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UNICEF brings together bright minds in Uganda to tackle tough problems

This week we are proud to introduce you to Elizabeth Gore who is part of our 9 to Watch series – a set of interviews that highlights 9 incredible innovators from around the world.

Photo credit: Michael Muller, UN Foundation
Photo credit: Michael Muller, UN Foundation

Elizabeth is simplifying the UN for you.

With a career that has involved transforming complex issues like malaria prevention or supplemental vaccine campaigns into something that can be digested by mass media, she’s perfectly set up to introduce cutting-edge entrepreneurs to the byzantine depths of some of the world’s largest bureaucracies.

Elizabeth now leads the UN Foundation’s Global Entrepreneur Council, a group of notable change makers, like Warby Parker Co-Founder Neil Blumenthal and Global Health Corps Co-Founder Barbara Bush, who each serve for two-year terms. In 2014, the group is applying their skills in a number of concrete ways to influence change, such as My World 2015 or through collaboration with local entrepreneurs to find sustainable solutions whose size can vary according to the problem at hand.

She believes that only through a collaboration of different types of minds, who might otherwise not even venture down the hallways of policy change and ‘acronymification,’ can we start to rethink old problems in new ways.

WATCH Elizabeth as she creates new modes of collaboration and connects people and systems for greater impact.

Elizabeth shares some key findings on why partnering is now easier than ever, and the game-changing effect of a solid model for agency-wide innovation:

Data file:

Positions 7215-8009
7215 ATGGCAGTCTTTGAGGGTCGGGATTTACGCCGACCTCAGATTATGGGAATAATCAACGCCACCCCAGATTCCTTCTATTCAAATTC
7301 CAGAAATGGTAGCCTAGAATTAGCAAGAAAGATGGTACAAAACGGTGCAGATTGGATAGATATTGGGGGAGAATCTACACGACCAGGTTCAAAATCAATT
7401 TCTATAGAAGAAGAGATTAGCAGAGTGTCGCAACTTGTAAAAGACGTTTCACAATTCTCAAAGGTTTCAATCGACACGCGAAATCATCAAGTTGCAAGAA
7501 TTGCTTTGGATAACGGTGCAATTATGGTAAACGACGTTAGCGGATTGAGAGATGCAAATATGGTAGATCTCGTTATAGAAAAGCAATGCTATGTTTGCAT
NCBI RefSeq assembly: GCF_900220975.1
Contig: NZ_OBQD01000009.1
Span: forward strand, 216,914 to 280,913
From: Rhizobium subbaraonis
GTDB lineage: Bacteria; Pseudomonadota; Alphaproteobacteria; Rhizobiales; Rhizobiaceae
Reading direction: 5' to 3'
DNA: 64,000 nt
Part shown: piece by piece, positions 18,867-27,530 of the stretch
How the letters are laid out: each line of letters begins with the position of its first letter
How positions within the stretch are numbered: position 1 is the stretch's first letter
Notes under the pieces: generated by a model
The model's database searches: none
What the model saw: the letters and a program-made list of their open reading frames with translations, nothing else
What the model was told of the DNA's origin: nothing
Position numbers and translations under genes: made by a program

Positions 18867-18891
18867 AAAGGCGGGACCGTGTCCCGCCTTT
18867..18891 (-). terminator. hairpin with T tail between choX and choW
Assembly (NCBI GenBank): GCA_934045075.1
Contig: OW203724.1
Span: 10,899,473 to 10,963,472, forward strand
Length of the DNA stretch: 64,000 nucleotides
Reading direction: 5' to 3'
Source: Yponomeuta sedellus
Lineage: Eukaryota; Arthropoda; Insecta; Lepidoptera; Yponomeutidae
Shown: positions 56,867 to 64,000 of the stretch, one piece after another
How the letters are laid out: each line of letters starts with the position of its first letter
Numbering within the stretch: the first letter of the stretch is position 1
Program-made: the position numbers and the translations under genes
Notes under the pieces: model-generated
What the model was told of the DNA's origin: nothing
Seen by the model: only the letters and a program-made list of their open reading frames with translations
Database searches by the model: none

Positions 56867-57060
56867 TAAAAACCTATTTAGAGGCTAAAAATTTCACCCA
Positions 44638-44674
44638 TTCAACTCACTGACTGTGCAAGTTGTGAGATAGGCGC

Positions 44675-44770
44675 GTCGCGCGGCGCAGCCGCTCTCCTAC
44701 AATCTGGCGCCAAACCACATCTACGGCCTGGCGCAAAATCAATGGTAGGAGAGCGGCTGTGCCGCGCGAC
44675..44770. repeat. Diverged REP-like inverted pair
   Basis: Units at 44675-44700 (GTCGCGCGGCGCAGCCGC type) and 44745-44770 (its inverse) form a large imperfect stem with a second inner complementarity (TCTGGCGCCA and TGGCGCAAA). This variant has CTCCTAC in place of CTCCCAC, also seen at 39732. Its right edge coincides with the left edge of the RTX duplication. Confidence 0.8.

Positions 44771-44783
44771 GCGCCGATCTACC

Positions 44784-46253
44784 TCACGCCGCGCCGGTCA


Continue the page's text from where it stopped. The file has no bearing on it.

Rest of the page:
On taking cross-sector partnerships to the next level:
“I agree with you on the fact that this is not new. What is new, I think, is first that we live in a digital ecosystem now. So sharing and collaborating is just easier. The second is all the discussion and healthy debate around open source […] Sometimes there is an apple to orange phenomenon with regard to the for-profit and non-profit sectors’ approach to open source, however, even in the entrepreneur landscape you are seeing them create technology, make money, go post-IPO and then say, you know I’m going to open up the technology. This is a fresh debate and a conversation in progress but I really think it will make collaboration happen at a completely different level.”

On UNICEF’s own model and why it rocks:
“I think that where UNICEF is out front is actually the model of how to scale innovation […] Every single thing that the UNICEF Innovation team has figured out is online: their principles, their projects, their ideas, the FailFaire where they share lessons learned…to me, it’s the model of innovation. And the fact that they are putting it out for the world to see, I think, is incredibly impressive. Beyond that, I could go into all the different ideas and concepts, from UReport to School in a Box, but frankly the game changer is the model of how to get all those brilliant ideas out there.”


Check out the full 9 to Watch series here


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How to win a private screening of Star Wars: Episode VII (Video)
UNICEF brings together bright minds in Uganda to tackle tough problems